Adventures in Jury Duty, Part 2:
So like I mentioned in part 1, I had a crush on the hot court stenographer. I know, she was literally paid to hang onto my every word, but I loved her dancer’s posture (“long-limbed like a Modigliani”), and the way she rolled her eyes at Natty Lite Lawyer’s pathetic, stumbling attempts at getting the jury pool to reveal a salient bias. Also, girl rocked that pencil skirt. That’s the whole truth, nothing but.
I was eventually cut from the jury, for apparently being too swagged out. I’d like to think that I would’ve been a good juror, but I found myself second-guessing myself a lot. I can barely find two matching socks, much less sift through testimony to find the truth— the interpretation of which could potentially result in the ruining of lives.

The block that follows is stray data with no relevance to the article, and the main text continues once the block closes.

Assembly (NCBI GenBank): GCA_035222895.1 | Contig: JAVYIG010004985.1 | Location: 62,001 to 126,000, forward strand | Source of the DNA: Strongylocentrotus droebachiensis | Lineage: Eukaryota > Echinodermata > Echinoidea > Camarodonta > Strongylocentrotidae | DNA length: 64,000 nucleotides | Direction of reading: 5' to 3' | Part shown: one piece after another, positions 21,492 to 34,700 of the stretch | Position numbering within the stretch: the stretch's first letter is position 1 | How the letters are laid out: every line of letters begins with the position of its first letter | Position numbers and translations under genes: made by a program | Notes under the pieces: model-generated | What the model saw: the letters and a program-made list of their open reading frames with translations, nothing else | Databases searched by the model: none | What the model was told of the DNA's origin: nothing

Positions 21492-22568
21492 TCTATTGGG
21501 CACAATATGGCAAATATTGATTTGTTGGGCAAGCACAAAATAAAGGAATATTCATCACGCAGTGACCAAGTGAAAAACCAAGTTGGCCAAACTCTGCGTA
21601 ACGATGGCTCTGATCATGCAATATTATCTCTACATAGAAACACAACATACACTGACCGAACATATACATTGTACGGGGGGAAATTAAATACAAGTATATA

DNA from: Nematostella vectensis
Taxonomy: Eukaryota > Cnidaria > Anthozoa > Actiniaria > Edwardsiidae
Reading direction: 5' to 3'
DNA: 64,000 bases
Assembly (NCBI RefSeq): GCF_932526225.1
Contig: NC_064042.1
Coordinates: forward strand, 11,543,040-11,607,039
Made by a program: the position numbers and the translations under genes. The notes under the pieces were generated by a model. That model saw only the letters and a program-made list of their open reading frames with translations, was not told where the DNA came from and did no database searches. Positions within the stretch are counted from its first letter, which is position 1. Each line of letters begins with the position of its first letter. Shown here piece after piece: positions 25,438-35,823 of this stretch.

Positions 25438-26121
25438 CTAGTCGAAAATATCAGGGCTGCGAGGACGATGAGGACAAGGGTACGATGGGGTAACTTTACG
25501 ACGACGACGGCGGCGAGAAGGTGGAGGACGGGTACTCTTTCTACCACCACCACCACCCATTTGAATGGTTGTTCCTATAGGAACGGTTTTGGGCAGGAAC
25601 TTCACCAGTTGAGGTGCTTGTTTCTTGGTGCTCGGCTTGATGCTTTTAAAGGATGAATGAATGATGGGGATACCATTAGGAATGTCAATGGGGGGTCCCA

Seeing that none of us remember anything purely objectively anyway (this drawing was done once I was let go early from the jury pool and found a long afternoon stretching before me), we were instructed to disregard a certain amount of granularity and discrepancy within witness testimony. And not being experts on decyphering body language or facial expressions, we were told to rely on our “good common sense” to arrive at the truth. But above all, we were told to be the juror that you would want, should you one day find yourself sitting in the defendant’s chair.
That made the most sense to me.
It sounds kind of dumb, but I’d take it further even: be the friend that you would want as a friend. Write the stories that you would want to read, and make the art that you want to see.